Suppose that we are carrying out a linear regression, in which we have $p$-parameters and $N$ observations in our training data. Then let us denote by $X$ the matrix of dimension $N\times (p+1)$ with each row and input vector where we have concatenated $1$ to the first position. Similarly let $y$ be the $N$-vector that has the outputs from the training data.

Now we are looking for the parameter $\beta$ in a model of the form:


and we know that our estimates, with respect to the RSS, are given by:

$$\hat{\beta} =(X^TX)^{-1}X^Ty$$

and then by making the assumption that our model is correct and that the errors are additive and Gaussian then we know that:

$$\hat{B} \sim N(\beta, (X^TX)^{-1}\sigma^2)$$

These assumption then allow us to test the significance of the parameter $\beta$ by using the test statistic:


where $v_j$ is the diagonal entry of $(X^TX)^{-1}$

Now I am slightly confused as to what it means for us to test a parameter and find it not to be significant. Suppose that we test a ${\beta_j}$ and do not reject the null hypothesis that ${\beta_j}=0$, and so would drop this from our model. Will this not increase the RSS of the model that we have minimized in our parameter estimates?

I realize that my question is pretty ill-formed but I have gotten myself a bit confused: basically I am asking what it means for a parameter to be judged to be not significant with respect to minimizing the RSS of the model.

  • $\begingroup$ Tests are about parameters, not about estimates. So your statement $H_o: \hat \beta_j = 0$ does not make sense. $\endgroup$
    – Michael M
    Oct 29, 2015 at 16:55
  • $\begingroup$ @MichaelM Sorry, I got a little confused when I was typing this up, shouldn't have rushed so much! I have corrected so that my question makes (more) sense now. Thanks. $\endgroup$
    – hmmmm
    Oct 29, 2015 at 17:01

1 Answer 1


In layman's words, the $z$ test is about how far away your estimate lies from the hypothesised population mean (parameter). If the significance test shows that the distance is not far enough for the estimate to be significnatly different from 0 or hypothesised value, you should drop the variable from the model. Note that given your data, OLS attempts to minimise the RSS. Non-significance could be due to various issues in your model, i.e. mis-specification, multicollinearity, serial correlation or heteroskedastic error etc.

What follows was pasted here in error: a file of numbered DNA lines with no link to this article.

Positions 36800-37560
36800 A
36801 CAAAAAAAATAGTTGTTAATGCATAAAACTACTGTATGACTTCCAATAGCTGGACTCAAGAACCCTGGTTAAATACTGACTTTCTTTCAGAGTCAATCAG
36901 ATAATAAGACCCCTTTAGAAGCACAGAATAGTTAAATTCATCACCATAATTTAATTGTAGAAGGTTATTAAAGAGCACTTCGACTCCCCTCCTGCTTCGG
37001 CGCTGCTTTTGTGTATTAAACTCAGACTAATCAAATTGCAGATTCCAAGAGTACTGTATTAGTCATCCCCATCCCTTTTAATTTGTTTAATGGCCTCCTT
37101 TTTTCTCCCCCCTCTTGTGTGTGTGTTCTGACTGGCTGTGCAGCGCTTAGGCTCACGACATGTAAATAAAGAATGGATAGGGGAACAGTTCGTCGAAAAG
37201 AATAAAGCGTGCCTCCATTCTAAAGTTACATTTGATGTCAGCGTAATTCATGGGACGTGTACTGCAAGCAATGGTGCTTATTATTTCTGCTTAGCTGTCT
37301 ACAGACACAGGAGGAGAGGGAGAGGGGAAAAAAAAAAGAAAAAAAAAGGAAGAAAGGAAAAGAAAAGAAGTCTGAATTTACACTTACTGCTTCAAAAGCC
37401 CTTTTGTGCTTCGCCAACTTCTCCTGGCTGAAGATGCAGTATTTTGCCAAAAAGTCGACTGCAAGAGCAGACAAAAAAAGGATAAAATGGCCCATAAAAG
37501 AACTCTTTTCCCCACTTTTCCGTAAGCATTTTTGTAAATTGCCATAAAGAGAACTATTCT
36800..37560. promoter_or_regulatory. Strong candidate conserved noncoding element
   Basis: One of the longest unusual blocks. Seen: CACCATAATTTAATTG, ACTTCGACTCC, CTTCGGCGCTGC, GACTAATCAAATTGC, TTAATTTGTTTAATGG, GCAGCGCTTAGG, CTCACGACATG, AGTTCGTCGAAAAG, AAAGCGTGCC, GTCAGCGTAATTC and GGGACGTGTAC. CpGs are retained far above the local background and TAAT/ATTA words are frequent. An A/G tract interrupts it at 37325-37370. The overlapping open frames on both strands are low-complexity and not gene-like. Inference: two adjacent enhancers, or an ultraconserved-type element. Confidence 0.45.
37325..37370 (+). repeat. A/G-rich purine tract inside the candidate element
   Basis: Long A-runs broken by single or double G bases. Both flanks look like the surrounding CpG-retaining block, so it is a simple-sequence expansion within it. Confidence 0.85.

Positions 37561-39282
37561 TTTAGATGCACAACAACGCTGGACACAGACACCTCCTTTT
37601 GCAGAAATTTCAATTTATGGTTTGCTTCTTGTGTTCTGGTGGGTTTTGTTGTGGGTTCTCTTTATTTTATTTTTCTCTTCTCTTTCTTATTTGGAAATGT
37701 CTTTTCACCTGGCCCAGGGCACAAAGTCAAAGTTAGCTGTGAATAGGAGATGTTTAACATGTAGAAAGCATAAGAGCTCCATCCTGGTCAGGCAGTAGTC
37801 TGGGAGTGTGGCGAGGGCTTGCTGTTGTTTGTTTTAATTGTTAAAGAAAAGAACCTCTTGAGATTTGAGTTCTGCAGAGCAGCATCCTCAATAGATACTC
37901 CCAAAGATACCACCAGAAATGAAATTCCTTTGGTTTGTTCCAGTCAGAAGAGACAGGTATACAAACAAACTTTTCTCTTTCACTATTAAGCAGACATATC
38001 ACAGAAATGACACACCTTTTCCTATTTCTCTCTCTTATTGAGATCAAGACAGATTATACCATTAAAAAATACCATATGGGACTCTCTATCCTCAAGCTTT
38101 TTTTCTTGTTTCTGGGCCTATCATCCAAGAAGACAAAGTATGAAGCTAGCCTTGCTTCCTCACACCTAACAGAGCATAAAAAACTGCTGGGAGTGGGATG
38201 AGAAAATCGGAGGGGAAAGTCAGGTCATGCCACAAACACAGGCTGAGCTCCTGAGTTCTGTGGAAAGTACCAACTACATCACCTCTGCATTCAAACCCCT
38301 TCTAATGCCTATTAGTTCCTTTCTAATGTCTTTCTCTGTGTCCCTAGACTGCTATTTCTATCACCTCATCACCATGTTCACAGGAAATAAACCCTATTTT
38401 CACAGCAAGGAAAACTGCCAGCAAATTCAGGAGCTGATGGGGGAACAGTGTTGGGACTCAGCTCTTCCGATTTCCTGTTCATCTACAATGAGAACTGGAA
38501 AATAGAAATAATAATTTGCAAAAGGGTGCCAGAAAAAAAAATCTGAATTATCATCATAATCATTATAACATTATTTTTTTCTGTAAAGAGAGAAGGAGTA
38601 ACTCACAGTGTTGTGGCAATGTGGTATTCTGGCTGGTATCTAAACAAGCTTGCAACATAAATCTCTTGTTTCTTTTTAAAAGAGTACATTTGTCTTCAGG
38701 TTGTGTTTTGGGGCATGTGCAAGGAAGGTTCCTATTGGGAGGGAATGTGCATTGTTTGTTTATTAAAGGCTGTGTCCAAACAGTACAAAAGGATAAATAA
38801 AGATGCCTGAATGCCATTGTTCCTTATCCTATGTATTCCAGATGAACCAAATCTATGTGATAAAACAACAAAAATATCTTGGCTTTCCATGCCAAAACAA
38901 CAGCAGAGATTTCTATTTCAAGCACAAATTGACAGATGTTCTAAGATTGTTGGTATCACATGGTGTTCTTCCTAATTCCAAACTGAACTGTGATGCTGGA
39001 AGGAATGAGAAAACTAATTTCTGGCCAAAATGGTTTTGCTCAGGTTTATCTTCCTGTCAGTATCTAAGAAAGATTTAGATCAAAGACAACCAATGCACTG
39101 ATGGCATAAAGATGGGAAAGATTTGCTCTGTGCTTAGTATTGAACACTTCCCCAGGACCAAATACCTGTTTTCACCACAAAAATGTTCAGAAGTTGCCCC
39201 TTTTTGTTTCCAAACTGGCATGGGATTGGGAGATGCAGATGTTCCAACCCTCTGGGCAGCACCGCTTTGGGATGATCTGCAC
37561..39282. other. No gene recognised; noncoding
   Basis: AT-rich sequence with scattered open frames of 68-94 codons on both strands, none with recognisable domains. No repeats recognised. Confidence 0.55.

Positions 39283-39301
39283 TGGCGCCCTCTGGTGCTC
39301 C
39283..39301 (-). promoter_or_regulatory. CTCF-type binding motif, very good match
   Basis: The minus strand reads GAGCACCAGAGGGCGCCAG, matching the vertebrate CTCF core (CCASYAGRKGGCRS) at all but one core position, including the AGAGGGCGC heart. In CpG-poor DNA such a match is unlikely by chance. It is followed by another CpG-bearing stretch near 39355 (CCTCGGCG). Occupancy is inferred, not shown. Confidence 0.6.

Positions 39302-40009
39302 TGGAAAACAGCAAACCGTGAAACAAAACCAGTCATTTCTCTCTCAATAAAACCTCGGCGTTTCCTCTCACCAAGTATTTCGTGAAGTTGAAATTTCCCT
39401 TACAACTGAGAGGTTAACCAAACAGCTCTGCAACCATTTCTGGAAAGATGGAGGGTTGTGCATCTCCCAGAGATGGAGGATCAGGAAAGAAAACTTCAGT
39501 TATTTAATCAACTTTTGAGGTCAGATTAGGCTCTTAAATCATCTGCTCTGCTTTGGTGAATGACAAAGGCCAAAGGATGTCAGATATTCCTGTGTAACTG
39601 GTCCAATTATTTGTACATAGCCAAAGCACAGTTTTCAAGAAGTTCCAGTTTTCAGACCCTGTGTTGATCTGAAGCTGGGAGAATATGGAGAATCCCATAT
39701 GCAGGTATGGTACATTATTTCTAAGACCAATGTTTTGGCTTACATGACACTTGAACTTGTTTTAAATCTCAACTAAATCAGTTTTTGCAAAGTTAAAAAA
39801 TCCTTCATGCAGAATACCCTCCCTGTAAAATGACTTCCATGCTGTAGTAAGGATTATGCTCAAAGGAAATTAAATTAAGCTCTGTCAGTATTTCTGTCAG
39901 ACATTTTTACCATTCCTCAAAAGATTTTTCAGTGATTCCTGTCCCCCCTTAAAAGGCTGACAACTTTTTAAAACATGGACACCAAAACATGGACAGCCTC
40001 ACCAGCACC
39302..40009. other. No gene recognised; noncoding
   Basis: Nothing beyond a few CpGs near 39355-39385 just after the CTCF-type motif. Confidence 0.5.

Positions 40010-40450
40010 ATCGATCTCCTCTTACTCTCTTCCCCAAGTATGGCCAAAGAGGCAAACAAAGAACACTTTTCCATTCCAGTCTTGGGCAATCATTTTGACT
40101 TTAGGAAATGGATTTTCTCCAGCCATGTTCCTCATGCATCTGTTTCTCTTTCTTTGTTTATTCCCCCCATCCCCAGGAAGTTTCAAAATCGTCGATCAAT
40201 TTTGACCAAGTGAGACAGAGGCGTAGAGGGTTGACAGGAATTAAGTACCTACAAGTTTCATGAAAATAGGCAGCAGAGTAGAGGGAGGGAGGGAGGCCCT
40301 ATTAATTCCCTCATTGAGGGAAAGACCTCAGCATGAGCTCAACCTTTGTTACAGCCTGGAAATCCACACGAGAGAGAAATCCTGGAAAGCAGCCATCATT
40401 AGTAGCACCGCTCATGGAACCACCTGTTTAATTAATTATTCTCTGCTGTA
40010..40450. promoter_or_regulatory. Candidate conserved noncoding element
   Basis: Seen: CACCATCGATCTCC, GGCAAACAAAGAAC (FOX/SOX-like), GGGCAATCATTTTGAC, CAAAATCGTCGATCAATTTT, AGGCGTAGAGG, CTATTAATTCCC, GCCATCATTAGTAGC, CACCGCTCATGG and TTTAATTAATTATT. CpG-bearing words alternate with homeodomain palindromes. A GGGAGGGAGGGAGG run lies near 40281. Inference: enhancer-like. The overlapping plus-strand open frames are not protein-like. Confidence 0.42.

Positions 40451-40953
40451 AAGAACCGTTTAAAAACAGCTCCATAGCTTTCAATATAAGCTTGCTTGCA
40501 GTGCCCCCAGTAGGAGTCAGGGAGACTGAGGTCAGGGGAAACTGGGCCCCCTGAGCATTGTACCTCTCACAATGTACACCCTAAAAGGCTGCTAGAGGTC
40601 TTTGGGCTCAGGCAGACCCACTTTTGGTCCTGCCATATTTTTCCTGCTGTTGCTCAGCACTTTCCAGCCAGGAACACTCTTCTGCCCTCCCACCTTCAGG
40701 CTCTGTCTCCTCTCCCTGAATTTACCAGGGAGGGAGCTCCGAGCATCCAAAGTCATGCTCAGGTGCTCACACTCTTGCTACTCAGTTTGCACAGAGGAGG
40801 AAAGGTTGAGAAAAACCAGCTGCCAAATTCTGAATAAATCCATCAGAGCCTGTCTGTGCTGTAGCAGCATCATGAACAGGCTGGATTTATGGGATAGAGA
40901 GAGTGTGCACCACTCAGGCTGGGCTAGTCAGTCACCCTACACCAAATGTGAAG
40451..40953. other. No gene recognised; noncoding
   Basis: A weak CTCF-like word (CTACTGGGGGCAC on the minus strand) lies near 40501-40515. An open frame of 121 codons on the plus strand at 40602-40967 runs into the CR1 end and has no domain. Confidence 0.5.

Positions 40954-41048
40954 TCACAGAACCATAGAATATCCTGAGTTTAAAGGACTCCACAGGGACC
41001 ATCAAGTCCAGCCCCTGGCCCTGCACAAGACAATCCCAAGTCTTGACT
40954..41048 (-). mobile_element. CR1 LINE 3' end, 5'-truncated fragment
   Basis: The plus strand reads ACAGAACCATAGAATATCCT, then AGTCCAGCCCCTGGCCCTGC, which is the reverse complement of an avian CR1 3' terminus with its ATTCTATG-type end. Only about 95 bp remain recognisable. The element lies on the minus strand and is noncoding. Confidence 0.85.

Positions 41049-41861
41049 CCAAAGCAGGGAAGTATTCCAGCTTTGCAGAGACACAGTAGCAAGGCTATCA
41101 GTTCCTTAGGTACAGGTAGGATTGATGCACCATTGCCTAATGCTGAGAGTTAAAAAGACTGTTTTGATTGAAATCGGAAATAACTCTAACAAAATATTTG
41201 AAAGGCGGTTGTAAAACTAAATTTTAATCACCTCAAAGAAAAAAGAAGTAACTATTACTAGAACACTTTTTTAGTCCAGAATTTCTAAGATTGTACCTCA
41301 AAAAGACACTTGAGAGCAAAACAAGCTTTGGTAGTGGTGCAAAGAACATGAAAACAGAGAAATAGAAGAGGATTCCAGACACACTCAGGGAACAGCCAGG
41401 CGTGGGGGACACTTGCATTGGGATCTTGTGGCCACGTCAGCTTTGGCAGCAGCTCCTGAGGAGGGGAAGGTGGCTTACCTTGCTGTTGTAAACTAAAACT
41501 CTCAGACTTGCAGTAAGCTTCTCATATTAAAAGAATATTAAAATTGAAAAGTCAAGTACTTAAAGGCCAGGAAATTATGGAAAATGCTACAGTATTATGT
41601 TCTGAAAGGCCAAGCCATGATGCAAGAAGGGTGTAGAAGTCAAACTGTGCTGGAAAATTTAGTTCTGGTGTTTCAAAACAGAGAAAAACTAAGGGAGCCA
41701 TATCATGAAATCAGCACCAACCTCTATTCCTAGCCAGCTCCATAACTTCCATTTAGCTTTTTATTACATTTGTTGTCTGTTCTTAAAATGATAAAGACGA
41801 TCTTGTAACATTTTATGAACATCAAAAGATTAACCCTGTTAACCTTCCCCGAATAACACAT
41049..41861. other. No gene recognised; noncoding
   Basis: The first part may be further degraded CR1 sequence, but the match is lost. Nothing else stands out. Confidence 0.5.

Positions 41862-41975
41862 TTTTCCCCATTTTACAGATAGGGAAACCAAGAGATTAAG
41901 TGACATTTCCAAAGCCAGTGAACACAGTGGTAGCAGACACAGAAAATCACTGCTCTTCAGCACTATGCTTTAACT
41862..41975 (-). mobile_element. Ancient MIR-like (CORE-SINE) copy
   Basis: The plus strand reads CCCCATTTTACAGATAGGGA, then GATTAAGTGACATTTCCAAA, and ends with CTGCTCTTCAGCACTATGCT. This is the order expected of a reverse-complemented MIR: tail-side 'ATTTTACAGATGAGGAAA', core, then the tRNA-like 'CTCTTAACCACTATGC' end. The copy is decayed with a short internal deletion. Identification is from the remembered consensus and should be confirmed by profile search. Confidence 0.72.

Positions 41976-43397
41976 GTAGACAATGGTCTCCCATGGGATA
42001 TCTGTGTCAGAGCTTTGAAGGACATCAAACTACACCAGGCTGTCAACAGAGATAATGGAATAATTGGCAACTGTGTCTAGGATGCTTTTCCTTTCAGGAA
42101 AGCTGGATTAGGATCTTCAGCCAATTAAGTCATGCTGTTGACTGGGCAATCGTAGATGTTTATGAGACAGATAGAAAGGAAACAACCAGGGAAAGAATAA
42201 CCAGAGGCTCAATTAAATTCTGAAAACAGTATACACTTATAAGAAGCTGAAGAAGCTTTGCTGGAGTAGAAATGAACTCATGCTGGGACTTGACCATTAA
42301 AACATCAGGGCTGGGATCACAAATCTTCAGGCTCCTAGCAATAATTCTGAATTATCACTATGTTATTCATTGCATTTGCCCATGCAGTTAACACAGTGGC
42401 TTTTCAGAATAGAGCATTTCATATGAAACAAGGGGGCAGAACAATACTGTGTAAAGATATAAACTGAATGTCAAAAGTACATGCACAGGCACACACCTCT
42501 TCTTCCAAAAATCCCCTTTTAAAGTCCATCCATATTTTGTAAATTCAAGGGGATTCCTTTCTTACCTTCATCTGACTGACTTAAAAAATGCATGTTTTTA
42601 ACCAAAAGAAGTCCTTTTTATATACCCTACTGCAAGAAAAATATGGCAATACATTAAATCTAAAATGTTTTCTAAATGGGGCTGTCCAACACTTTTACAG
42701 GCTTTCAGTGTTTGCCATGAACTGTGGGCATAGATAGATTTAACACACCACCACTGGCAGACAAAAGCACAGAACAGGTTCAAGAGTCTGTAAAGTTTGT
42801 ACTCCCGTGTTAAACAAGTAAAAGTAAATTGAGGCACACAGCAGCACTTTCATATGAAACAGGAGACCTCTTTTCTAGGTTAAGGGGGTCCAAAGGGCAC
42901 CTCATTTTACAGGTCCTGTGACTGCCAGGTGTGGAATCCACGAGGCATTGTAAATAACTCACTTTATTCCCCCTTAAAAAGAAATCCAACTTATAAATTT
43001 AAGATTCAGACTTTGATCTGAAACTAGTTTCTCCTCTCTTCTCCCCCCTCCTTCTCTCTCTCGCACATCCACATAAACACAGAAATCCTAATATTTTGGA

• $\begingroup$ Thanks for the answer but I am still a little confused, sorry. I understand the purpose of the $z$-test but if we remove the non-significant parameter from the model this will increase the RSS right? As otherwise this parameter would just have been $0$? $\endgroup$
    – hmmmm
    Oct 29, 2015 at 18:32
  • $\begingroup$ Yes it does, RSS will go up marginally if the removed variable does not have a sig. coeff estimate. However, if it has a sig coef estimate, your RSS will go up by a larger amount when you drop it from the model. You are not losing much if you drop the insignificant coeff estimates $\endgroup$
    – mr.rox
    Oct 29, 2015 at 18:56
  • $\begingroup$ It is a bad advice to just drop insignificant coefficients from the model, as such strategies might bias the final results. Depending on the setting it might make perfect sense, but clearly not in general. $\endgroup$
    – Michael M
    Oct 30, 2015 at 7:00
  • $\begingroup$ @MichaelM yeah, one should not drop the insig coeff variable, but his question was about why drop if it minimises RSS. If your model passes all diagnostics tests i.e. serial correl, heteroskedasticity etc tests, it may be that your variable is redundant in the model or that if you have an underlying economic theory that underlies the model, keep the variable. The insignificance may stem from the sample size or sampling bias etc. $\endgroup$
    – mr.rox
    Oct 30, 2015 at 12:11

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